Enough words have written about England’s not-so-golden ‘Golden Generation’ already.
But we’re torturing ourselves once more because the frustration still keeps us awake during the long and lonely winter nights.
In defence we were solid and with a young Wayne Rooney partnering the ever-sharp Michael Owen, we didn’t have a problem up top.
The problem area was midfield which is curious considering we pretty much had ALL THE BEST MIDFIELDERS IN THE WORLD!
Before we delve into why it didn’t work let’s take a look at the credentials of our protagonists…
England’s captain was the best crosser and free-kick taker in the world at the time.
He wouldn’t skin his man down the outside that often but he didn’t need to; his delivery did all the work.
A talismanic figure who inspired those around him.
The Liverpudlian box-to-box dynamo that would see a game that needs winning and grab it by the scruff of the neck.
His long-range shooting was a handy bonus but back in 2004 his main attribute was his omnipresence.
“Gerrard wins the ball back, plays a long pass to Gerrard, who whips in a cross for Gerrard at the near post…”
Name a better goalscoring midfield… we dare you.
His trademark late arrival in the box often coincided with the final ball and more often than not that meant goal time.
A forward’s knack for scoring with a midfielder’s sense of positioning; a combination that served him well in over 1000 career games.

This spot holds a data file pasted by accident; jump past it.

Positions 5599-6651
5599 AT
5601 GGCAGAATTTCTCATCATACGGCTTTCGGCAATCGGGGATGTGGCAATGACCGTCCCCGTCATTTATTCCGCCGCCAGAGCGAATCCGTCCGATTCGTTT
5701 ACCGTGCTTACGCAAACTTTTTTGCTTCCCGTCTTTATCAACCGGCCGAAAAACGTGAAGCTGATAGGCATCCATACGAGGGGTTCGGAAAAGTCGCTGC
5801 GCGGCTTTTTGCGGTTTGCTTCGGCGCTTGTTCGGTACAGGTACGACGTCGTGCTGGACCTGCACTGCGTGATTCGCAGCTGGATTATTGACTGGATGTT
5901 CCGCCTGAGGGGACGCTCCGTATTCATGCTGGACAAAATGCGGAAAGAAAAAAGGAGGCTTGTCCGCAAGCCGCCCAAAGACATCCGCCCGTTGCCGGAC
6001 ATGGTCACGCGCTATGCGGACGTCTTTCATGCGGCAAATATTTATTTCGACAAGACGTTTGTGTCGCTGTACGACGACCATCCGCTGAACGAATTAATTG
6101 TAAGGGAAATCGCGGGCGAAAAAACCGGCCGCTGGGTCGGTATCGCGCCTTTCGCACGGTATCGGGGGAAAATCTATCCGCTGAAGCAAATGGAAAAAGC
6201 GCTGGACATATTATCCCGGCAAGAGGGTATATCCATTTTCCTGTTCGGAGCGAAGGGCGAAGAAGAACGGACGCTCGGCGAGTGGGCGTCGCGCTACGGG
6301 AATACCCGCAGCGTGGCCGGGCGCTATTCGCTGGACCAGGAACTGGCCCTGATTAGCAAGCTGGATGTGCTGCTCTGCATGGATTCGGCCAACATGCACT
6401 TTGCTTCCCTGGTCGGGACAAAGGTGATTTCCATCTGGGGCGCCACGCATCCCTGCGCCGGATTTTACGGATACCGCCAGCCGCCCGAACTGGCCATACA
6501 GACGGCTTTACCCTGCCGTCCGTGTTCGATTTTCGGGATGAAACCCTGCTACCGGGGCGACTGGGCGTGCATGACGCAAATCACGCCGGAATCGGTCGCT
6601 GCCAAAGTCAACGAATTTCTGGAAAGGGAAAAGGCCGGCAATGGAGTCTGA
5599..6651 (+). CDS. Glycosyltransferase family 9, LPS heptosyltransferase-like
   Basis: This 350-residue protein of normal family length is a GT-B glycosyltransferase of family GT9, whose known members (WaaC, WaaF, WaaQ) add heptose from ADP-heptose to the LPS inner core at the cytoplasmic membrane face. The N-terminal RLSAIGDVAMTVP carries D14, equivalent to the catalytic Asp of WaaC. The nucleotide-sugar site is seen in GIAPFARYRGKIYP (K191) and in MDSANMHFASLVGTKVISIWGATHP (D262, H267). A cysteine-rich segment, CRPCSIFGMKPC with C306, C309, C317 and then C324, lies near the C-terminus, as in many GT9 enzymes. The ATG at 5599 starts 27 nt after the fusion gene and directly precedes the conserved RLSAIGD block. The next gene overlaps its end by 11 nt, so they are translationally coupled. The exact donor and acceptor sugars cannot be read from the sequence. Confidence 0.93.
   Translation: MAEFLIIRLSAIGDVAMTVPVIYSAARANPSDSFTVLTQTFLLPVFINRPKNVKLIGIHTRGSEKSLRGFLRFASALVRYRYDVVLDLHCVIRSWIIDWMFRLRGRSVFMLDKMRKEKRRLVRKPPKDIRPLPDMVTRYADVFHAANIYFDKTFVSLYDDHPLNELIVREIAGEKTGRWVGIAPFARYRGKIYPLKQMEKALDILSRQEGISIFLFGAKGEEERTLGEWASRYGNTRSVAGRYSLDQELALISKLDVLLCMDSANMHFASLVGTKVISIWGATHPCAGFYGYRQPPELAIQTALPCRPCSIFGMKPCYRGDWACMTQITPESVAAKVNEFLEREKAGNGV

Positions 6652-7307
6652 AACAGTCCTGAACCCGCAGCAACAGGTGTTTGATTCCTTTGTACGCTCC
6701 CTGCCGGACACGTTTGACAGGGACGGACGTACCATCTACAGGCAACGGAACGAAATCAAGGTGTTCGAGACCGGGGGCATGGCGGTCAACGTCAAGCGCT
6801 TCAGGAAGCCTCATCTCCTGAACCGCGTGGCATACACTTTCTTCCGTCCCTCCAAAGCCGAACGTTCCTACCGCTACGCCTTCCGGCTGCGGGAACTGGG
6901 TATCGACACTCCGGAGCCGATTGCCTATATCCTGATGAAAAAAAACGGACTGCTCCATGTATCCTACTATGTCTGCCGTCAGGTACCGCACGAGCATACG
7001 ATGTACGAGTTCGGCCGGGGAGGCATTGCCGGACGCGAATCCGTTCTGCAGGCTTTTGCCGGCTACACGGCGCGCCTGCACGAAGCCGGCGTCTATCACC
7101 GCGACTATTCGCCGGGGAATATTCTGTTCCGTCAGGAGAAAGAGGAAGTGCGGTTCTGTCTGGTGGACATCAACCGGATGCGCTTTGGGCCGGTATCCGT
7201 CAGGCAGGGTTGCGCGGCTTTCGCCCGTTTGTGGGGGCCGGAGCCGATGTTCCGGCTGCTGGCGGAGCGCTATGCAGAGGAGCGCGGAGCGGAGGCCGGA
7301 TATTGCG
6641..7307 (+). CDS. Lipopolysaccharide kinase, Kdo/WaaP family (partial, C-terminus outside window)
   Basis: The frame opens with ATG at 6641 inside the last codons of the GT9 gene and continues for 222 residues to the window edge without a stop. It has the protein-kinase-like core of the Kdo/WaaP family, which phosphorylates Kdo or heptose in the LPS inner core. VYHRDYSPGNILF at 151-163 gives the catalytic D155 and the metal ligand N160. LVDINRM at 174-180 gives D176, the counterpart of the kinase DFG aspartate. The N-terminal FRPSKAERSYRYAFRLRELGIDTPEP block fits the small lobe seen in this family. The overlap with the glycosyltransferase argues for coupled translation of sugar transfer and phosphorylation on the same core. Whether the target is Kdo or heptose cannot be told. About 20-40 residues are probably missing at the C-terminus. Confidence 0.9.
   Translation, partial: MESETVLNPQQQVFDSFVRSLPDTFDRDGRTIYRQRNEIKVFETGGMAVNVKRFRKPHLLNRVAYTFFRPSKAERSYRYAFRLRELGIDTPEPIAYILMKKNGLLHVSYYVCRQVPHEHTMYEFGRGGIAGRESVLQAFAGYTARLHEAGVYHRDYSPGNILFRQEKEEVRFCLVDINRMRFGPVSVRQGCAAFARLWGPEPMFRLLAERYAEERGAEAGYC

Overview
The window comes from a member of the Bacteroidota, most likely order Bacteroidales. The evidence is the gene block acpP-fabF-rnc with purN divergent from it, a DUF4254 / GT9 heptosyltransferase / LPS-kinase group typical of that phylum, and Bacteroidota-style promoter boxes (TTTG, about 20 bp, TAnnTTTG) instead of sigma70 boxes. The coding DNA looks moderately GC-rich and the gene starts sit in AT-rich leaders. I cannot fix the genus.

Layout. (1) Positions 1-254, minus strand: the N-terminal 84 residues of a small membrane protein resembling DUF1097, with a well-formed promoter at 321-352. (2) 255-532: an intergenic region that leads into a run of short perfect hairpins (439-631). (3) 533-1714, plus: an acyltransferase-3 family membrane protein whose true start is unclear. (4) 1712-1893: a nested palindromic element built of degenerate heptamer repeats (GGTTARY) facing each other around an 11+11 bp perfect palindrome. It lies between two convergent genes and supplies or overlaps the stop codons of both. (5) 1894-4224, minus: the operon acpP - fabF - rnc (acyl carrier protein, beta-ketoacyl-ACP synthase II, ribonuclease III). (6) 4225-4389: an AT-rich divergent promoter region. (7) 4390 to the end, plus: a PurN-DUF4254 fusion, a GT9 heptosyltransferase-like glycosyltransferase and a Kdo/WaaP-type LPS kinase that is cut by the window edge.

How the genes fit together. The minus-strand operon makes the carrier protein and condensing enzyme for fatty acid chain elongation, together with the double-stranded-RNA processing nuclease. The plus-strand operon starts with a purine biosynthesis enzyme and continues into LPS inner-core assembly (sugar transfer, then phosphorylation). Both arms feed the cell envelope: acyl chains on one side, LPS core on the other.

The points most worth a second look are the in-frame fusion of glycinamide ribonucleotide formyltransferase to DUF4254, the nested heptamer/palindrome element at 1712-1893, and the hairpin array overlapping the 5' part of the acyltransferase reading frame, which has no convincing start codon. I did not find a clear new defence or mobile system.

Arguably the best of the lot.
Xavi and Lionel Messi have revealed that Barcelona’s La Masia academy use Scholes as an example of perfect technique when teaching the next generation.
He couldn’t tackle to save his life but his passing, shooting and heading were all of the highest standard.
How about the rest?
The other four midfielders in the squad consisted of Class of 92 member Nicky Butt, consistent performer Owen Hargreaves, immensely talented Joe Cole and the mercurial Kieron Dyer.
Cole in particular represented a good option in reserve given that the following season he starred for a record-breaking Chelsea team.
Gerrard once proclaimed ‘anything Messi can do, Joe Cole can do as well, if not better’ which is obviously ludicrous but says a lot about how Cole was regarded among his peers.
Why didn’t it work?
First and foremost we have to address the fact that Scholes was made to play as a left-winger.
Shifting the ginger maestro wide negated all his best qualities and limited how much he could dictate the game’s tempo.
Only years later has it become apparent that Scholes should have been the first name on the team sheet in centre-midfield.
England were tormented for years due to their lack of quality left-wingers and the Man United legend was the unfortunate sacrificial lamb.
The Gerrard/Lampard problem
In the days of 4-4-2 England’s two world-class centre-mids failed to live up to their billing.
There much was much debate over who should be the more advanced of the two and both seemed confused about their roles.
In hindsight a different formation may have provided the solution but it would have been bold of Sven-Goran Eriksson to ditch the tactical approach that saw finish top of their qualifying group undefeated.
Right ingredients, wrong recipe
However, the relative failure must be down to the manager.
Eriksson had a wealth of resources and was backed by the FA for three tournaments but a hat-trick of quarter-finals was an ultimately underwhelming end product.
Simply selecting the four best midfielders and hoping they’d fall into place was a naive approach.
All these years later England fans can only ponder what might have been…